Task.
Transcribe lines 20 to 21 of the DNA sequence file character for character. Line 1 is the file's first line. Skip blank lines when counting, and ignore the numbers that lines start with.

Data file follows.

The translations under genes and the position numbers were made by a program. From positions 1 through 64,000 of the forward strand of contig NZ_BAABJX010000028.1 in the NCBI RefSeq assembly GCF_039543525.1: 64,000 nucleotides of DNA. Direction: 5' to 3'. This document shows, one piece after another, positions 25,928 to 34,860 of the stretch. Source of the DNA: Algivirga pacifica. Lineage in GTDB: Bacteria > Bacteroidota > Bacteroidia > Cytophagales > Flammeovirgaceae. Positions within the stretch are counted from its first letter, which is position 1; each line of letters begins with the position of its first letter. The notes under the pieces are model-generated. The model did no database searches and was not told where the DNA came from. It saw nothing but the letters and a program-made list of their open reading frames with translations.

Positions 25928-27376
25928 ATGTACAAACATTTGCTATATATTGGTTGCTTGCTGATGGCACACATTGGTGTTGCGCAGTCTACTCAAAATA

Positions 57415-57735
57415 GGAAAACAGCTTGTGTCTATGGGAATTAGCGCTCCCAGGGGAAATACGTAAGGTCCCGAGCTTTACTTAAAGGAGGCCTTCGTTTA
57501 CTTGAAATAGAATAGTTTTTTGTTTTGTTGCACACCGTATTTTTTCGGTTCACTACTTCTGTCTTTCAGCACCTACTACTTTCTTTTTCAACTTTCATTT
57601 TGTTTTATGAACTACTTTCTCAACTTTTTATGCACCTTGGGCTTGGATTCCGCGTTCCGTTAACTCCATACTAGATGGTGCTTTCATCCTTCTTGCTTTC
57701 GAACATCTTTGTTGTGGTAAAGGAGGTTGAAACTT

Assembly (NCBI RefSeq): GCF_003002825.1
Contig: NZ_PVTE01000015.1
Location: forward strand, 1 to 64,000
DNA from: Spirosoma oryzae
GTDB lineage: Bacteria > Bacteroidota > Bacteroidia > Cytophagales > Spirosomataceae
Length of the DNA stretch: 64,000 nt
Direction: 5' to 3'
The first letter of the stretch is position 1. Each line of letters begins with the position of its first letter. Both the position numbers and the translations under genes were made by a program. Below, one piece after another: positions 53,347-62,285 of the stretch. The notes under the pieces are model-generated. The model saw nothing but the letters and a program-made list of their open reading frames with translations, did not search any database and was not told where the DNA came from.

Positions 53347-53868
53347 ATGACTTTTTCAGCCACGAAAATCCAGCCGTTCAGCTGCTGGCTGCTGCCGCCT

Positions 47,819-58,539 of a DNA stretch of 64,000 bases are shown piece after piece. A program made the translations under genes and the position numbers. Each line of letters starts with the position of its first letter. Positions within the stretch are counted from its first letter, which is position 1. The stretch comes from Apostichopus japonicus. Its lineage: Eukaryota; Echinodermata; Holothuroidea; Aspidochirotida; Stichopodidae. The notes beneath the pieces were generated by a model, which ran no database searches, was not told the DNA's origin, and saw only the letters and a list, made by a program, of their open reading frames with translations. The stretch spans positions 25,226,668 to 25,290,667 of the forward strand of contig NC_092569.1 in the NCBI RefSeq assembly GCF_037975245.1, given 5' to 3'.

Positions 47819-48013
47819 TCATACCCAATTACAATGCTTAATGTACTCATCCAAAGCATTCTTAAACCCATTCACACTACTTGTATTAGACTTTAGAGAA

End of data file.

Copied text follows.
Positions 47819-48013
47819 TCATACCCAATTACAATGCTTAATGTACTCATCCAAAGCATTCTTAAACCCATTCACACTACTTGTATTAGACTTTAGAGAA